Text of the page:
On Cocoa and Island, EBuild will automatically back-resolve from the hint path to find the corresponding references for other architectures or for Device vs. Simulator, of the reference is in an appropriately named subfolder.

For Island, if the folder containing the reference is named after one of the valid architectures for the platform, EBuild will automatically check parallel folders for the other architectures. E.g. if you reference ../Somewhere/i386/foo.fx in your Hint Path, EBuild will automatically find ../Somewhere/x86_64/foo.fx as well.

For Coco, if the folder containing the reference is named after the subplatform, EBuild will assume it is for the Device, and automatically check parallel folders for the Simulator reference. If the folder is named after the subplatform with a Simulator suffix, it will assume the reference is for the Simulator, conversely. E.g if you reference ../Somewhere/iOS/libFoo.fx in your Hint Path, EBuild will automatically find ../Somewhere/iOS Simulator/libFoo.fx, and vice versa.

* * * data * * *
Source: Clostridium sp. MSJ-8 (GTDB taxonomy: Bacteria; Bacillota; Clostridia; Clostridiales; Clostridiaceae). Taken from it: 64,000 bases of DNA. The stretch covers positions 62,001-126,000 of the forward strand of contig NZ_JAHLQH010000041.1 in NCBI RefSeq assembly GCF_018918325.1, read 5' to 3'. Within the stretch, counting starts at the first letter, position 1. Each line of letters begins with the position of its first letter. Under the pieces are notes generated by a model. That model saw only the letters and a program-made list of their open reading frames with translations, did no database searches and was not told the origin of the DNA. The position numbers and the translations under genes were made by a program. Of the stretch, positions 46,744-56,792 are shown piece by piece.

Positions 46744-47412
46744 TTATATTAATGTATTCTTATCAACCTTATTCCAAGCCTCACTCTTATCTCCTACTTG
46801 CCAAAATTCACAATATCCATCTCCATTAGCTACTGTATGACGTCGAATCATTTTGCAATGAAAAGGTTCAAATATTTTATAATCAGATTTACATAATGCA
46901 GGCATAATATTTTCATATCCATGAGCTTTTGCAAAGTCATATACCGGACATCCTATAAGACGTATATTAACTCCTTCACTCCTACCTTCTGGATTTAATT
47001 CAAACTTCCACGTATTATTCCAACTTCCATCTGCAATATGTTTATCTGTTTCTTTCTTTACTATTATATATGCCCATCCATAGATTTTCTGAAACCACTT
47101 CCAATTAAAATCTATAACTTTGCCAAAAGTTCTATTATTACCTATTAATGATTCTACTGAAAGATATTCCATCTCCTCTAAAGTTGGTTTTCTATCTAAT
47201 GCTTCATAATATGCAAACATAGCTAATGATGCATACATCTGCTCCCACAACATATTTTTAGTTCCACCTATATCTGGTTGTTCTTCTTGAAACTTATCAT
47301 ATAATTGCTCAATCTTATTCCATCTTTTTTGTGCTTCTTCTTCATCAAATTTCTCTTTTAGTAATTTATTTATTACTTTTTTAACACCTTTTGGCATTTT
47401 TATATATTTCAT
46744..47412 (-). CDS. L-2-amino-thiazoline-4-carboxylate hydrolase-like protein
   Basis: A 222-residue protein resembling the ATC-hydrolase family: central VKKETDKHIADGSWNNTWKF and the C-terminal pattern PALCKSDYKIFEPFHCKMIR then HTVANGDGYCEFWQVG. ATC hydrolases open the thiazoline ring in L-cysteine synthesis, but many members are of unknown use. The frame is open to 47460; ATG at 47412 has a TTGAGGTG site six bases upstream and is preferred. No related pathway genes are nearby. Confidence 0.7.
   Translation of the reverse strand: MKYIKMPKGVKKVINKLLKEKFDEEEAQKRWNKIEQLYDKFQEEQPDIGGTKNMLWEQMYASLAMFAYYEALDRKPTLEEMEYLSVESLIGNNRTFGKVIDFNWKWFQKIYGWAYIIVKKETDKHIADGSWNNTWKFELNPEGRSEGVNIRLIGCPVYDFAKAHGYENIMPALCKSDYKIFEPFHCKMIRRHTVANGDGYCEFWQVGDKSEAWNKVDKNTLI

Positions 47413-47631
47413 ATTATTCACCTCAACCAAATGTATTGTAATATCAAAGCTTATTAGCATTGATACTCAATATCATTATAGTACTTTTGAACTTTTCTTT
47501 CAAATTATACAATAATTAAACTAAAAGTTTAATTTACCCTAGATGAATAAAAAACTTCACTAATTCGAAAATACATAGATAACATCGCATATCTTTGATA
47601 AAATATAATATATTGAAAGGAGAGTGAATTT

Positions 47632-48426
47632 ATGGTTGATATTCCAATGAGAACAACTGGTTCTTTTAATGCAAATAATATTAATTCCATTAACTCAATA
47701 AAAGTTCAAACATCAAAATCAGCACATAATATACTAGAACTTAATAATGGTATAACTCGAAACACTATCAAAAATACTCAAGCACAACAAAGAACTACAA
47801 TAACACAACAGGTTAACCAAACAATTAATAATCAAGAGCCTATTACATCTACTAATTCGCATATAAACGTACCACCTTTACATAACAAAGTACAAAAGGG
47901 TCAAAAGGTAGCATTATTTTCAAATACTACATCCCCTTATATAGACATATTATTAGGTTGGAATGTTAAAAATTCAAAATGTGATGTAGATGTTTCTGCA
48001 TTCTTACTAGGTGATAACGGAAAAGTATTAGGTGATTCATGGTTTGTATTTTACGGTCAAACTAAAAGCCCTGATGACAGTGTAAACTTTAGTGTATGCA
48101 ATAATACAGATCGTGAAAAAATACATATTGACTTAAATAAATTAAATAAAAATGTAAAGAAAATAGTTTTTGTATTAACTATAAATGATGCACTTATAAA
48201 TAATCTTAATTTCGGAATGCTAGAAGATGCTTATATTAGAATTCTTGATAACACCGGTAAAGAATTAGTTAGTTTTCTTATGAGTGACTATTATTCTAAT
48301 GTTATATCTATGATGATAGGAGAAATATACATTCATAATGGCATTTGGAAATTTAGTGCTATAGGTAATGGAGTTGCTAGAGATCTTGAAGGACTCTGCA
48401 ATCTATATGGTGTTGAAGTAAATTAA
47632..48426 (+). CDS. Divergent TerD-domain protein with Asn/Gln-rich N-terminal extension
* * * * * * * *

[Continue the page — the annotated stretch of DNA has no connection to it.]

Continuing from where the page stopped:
Fire and Water indicate the presence of a hint path by showing .../, /... or X:\... behind the reference name. This also indicates whether the hint path is relative to the project, or absolute. You can remove a hint path, or change it from relative to absolute and vice versa, via the reference's right-click menu.

Copy Local References

References can be marked with the CopyLocal (or, for backwards compatibility, the Private) meta data value. If set to True, and supported by the platform and reference type, a copy of the reference and related binaries will automatically be copied along the final executable.

  • On .NET, any .dll files can be marked copy-local; corresponding .pdb or .mdb debug symbol files will also be copied. .winmd files cannot be copy-local.

  • On Java, .jar files can be marked as copy-local, and will be copied alongside the main executable (plain Java) or packaged into the .apk (for Android). .jmod files cannot be copy-local.

  • On Cocoa, .fx files can be marked as copy-local when they represent a non-system .framework or a dynamic library (.dylib). .dylibs will be copied alongside the executable, and both .dylibs and .frameworks will be included in the .app bundle, if one is being created as part of the build.

  • On Island, .fx files can be marked as copy-local when they represent a dynamic library (.dll, .so, etc, depending on the target platform). The libraries will be copied alongside the executable.

See Also